- In Toronto’s re-developing areas, walking and cycling can be supported through mixed use, higher density development with high route connectivity.
- Transportation and public health have historically been addressed separately by planners and policymakers in Canada. However, it is now recognized that current land use planning and automobile-oriented transportation systems are closely linked to Canadians’ low levels of daily physical activity
- Active transportation as a source of physical activity:
- People who commute by active modes (e.g. walking or biking) get more physical activity than those who commute by inactive modes (e.g. driving).
- Research indicates that it is also easier to maintain physical activity levels through activities that are incorporated into daily life – such as walking, cycling or using stairs –than through activities that require a gym or recreation centre. “Lifestyle” physical activity interventions that are not “facility-dependent” are more likely to produce longer-term increases in activity levels.
- Active transportation and equity in Toronto:
- Safe walking and cycling opportunities can reduce inequality by enabling individuals without motor vehicles to more easily access goods and services. In Canada, older adults, children, and low-income families are less likely to own cars, and are therefore most likely to benefit from improvements to alternative modes of transportation. Active transportation can also reduce health inequality by improving access to health services and increasing physical activity.
- First, walkable and bikeable neighbourhoods in the former City of Toronto tend to be the least affordable for those with low incomes.
- Second, low-income families often live in high-rise neighbourhoods in Toronto’s suburbs. These neighbourhoods are characterized by wide roads, long city blocks, segregated land uses, and clusters of high rise apartment buildings. They frequently feature limited pedestrian and bicycle infrastructure and few public gathering places. Many residents feel uncomfortable walking in their neighbourhood at night.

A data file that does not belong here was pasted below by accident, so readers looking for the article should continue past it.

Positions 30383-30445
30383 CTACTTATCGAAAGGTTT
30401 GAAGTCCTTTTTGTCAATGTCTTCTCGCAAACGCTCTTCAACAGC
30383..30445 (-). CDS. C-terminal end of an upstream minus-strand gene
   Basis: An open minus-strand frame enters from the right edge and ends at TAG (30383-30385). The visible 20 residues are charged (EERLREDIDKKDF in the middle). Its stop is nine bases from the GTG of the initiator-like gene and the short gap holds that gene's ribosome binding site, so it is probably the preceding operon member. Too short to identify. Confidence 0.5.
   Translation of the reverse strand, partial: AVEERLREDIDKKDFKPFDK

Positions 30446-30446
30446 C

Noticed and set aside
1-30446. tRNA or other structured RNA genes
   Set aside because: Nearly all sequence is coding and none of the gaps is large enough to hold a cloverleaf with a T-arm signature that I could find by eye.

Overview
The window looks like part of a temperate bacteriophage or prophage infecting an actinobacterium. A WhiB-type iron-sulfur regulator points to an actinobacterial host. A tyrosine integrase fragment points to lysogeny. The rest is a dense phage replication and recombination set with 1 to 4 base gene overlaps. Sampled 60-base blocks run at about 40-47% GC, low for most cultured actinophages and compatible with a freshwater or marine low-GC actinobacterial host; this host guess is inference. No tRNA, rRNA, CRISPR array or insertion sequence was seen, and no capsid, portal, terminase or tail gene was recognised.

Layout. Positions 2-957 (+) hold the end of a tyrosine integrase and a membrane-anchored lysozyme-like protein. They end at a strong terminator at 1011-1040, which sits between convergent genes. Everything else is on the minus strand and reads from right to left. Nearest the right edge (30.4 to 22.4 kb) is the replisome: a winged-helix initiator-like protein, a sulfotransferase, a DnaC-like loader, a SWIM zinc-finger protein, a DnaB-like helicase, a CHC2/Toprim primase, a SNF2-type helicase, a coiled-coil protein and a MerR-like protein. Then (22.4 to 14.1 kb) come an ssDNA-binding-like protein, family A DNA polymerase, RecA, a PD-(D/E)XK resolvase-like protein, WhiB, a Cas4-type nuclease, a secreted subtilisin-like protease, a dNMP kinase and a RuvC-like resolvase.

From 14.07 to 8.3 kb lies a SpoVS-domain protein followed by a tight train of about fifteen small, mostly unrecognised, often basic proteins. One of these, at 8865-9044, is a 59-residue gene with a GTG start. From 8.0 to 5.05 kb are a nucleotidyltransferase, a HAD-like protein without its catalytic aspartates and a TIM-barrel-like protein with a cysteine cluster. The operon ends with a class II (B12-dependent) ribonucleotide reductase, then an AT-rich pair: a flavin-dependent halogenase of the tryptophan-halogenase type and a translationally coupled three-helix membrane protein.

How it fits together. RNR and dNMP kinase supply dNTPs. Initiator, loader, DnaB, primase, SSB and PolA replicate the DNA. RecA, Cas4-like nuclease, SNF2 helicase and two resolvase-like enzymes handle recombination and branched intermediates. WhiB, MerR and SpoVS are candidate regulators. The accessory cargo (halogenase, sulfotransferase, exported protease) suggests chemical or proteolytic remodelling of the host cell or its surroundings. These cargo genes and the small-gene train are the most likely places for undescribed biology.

- The positive association between income and pedestrian safety has been recorded in many American cities. In Montreal, twice as many young cyclists and almost four times as many young pedestrians require medical interventions in the poorest areas than in the wealthiest areas.
- Young and elderly people using active transportation also appear more vulnerable to collisions and fatalities in Toronto:
- Separation from traffic:
- Cycling and walking are safer and more enjoyable if cyclists and pedestrians are well separated from traffic for the entire length of their journey. The extent and continuity of sidewalks are associated with increased walking and reduced pedestrian-vehicle collisions.
- Bicycle facilities that separate cyclists from motor vehicle traffic are strongly associated with increased levels of cycling, and reduced crashes and injuries. In the City of Portland, the 210% increase in cycling from 1991 to 2004 is linked to two key factors: the quality of cycling facilities; and the completeness of the bikeway network, including clear connections and near-continuous service. Where the bikeway network was not well connected and not of the highest quality, bicycle use essentially remained at the levels that existed prior to network expansion.
- As of 2010, Toronto had 17 km of bicycle lanes per 100,000 residents. Montreal and Vancouver had 28 and 38, respectively.
- Toronto’s bike lanes were described as “poor” by 54% of Torontonians and 64% of Toronto cyclists. Over 70% of Torontonians – those who already cycle for transportation and those who do not – reported that separating bike lanes from traffic would most improve cycling in Toronto.
- Improvements to cycling facilities are also needed to reduce the 30% of Toronto collisions that involve sideswiping, car doors, and rear-ending.